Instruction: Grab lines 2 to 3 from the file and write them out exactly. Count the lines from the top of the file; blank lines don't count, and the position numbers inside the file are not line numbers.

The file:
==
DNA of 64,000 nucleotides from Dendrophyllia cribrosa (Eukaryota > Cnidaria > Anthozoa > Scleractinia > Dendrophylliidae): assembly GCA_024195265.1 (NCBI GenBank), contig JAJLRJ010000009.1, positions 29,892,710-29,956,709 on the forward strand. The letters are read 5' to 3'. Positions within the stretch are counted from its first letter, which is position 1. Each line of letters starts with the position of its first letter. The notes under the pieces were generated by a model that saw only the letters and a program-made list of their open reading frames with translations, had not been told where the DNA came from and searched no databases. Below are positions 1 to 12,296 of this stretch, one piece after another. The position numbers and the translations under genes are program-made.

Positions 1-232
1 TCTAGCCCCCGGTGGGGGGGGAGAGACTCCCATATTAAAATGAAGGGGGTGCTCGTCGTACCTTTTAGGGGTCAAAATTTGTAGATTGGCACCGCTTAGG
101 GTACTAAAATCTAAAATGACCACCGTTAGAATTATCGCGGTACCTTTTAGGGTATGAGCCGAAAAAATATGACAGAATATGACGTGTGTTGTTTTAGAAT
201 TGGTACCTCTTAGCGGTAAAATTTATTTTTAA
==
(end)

Positions 1-232
1 TCTAGCCCCCGGTGGGGGGGGAGAGACTCCCATATTAAAATGAAGGGGGTGCTCGTCGTACCTTTTAGGGGTCAAAATTTGTAGATTGGCACCGCTTAGG